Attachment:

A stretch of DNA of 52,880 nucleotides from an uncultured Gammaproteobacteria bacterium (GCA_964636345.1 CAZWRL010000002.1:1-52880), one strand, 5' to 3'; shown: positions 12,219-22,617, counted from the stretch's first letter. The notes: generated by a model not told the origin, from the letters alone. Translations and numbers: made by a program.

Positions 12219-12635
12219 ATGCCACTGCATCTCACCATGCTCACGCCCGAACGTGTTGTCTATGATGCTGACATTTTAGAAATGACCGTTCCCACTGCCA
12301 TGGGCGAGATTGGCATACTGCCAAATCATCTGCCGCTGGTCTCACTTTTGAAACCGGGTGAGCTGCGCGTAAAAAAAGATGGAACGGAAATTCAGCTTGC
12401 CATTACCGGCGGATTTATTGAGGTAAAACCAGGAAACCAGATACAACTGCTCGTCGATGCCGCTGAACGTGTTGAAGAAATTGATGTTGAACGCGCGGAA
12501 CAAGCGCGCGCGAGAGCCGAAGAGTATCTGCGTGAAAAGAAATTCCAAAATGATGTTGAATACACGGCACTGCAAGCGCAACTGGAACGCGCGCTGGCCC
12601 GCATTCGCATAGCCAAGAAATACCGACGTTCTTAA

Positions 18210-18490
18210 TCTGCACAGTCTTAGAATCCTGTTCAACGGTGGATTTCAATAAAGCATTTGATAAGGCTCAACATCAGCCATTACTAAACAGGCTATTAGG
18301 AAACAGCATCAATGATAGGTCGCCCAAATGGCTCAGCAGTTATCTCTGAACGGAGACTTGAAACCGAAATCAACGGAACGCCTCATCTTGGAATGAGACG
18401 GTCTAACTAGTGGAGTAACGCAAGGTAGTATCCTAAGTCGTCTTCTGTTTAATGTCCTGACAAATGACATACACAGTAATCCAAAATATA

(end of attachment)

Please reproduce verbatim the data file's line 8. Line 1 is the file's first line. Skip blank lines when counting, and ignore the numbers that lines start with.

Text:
Positions 18210-18490